By Jacqui Lipton
My recent book, Law and Authors: A Legal Handbook for Writers (University of California Press, 2020), includes a chapter on advice for authors wanting to use photographs and other artwork created by others in their work: their books, blogs, and social media.
When I drafted the chapter, I actually used photographs and images created by others to illustrate the points I was making.
Continue Reading Guest Post: Jacqueline D. Lipton on Images, Law & Writers »
Albert Whitman & Company
By Lindsay H. Metcalf
I came here to talk about science, advocacy, and truth—themes in my first three picture books, releasing this fall.
My picture books focus on empowering kids with foundations of:
- science (Beatrix Potter, Scientist, illustrated by Junyi Wu (Albert Whitman, Sept. 1, 20200),
- advocacy (No Voice Too Small: Fourteen Young Americans Making History,
Continue Reading Guest Post: Lindsay H. Metcalf on Anxiety, Creativity & the Pandemic »
By Lindsay Leslie
Illustrators. To me, very much a writer, they are magical. They take the visions in our heads and make them real.
Or, they take the visions in our heads and say, “Well, those visions are pretty cool, but check this out.”
And, Surprise! They bring a book’s words to life in a way you never would have imagined. I’m in awe.
Continue Reading Guest Interview: Author Lindsay Leslie Interviews Illustrator Ellen Rooney »
By P.J. Hoover
Hello, and a huge shout out to my mythology fans out there! I’ve loved mythology for ages, so when I started spinning stories of my own, there was only one path to take. Of course I was going to create stories with mythology.
My newest book, Homer’s Excellent Adventure (CBAY, 2020), just came out, and if you can’t tell from the title,
Continue Reading Guest Post: Author P.J. Hoover on Adapting Mythology for Today’s Young Readers »
By Linda Joy Singleton
My first Skype chat was with a classroom in Texas. I traveled the “long” distance from my bedroom to my office, and one-by-one, the kids came up to the screen to ask me questions. Since then, I’ve enjoyed many more video chats. At first, I sat at my computer with a tiny camera attached to the screen. Now I prefer to Skype on my iPad so I can give the kids a tour of my office,
Continue Reading Guest Interview: Pro Tips for Online Author Visits »
By Amy Alznauer
Discovering a New Magic at the Heart of the Creative Life
As artists, we spend most of our time alone in a room writing or drawing. On our bad days, we wonder if our efforts are nothing more than a narcissistic pursuit of a private vision.
I spent many days like this as I worked for over a decade – pre-agent,
Continue Reading Guest Post: Author Amy Alznauer on Artistic Collaboration »
By Nora Shalaway Carpenter and Rocky Callen
Cynsational Note: Today we are honored to welcome two YA debut authors, Nora Shalaway Carpenter and Rocky Callen, who talk about the importance and representation of mental health issues in YA literature, specifically their novels.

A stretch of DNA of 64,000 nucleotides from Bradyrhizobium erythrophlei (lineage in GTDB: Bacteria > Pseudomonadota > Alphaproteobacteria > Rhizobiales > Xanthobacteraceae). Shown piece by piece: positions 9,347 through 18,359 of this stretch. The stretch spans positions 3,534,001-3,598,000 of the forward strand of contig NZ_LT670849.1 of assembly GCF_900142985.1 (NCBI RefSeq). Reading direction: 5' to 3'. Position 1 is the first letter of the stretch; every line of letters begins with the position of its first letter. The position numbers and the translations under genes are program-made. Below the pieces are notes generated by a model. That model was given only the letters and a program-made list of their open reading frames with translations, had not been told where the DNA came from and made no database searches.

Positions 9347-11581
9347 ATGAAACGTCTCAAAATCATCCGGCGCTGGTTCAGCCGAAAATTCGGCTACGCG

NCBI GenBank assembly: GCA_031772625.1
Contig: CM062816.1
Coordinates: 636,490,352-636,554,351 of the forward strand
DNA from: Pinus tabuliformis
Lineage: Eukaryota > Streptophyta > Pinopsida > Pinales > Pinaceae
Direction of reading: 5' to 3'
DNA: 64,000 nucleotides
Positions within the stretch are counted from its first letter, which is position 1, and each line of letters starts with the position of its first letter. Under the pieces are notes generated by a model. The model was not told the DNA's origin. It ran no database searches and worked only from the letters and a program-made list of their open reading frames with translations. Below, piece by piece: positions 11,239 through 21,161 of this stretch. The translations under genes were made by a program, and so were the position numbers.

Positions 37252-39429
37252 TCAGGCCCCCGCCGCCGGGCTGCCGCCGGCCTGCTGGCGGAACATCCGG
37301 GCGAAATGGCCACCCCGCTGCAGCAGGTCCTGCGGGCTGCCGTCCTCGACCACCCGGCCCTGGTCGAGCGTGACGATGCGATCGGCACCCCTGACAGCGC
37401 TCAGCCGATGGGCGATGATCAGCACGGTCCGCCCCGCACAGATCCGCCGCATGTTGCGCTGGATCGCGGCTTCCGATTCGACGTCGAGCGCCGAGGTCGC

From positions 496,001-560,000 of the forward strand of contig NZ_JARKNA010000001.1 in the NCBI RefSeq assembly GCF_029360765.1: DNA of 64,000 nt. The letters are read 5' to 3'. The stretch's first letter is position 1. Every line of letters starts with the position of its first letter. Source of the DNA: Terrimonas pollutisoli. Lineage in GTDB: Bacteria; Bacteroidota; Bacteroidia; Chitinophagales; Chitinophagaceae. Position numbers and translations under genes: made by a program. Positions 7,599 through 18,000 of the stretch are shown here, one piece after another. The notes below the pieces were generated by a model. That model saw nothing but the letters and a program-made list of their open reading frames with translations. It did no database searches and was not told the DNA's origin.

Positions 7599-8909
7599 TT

Nora: Hi, Rocky! I’m so excited to chat with you about our books.
Rocky: I’m excited, too! Who knew that when we met at VCFA during my first residency that we’d be debuting together just a few short years later!
Continue Reading Guest Post: Nora Shalaway Carpenter & Rocky Callen Talk Mental Health Themes in YA Literature »
By Michele Weber Hurwitz
When I first read Katherine Applegate’s The One and Only Ivan (HarperCollins, 2012), I remember being completely amazed.
A brown bear or a pigeon narrating a picture book are one thing, but a gorilla narrating a meaningful middle grade novel? This was something else entirely. Applegate’s brilliance took my breath away. The spare yet powerful writing as well as the non-human voice was absolutely perfect.
Continue Reading Guest Post: Michele Weber Hurwitz: Taking a Risk with Narration: Trust Your Instincts »
By Mark Mitchell
How to place things to ‘look right’ in your story illustrations…
Illustrators, let’s talk about a fundamental issue of draftsmanship that you’ve probably run up against in your pictures.
It falls under “linear perspective.”
The issue is eye level (or you might have heard it called “horizon line.”) Viewers are typically unaware of it. Not all illustrators get it.
Continue Reading Guest Post: Mark Mitchell on Linear Perspective in Illustration »
By Cory Putman Oakes
Today is the last day of my Cynsations Spooky Middle Grade Takeover! I thought I’d go out with a bang and give you a double-librarian interview.
Since a lot of spooky middle grade books tread that fine line between upper elementary and lower middle school age, let’s hear from professionals for both age groups.
Welcome, Kealing Middle School librarian Kerensa Williams and Menchaca Elementary School librarian Rita Painter.
Continue Reading Guest Interview: Librarians Kerensa Williams & Rita Painter Discuss Spooky Stories »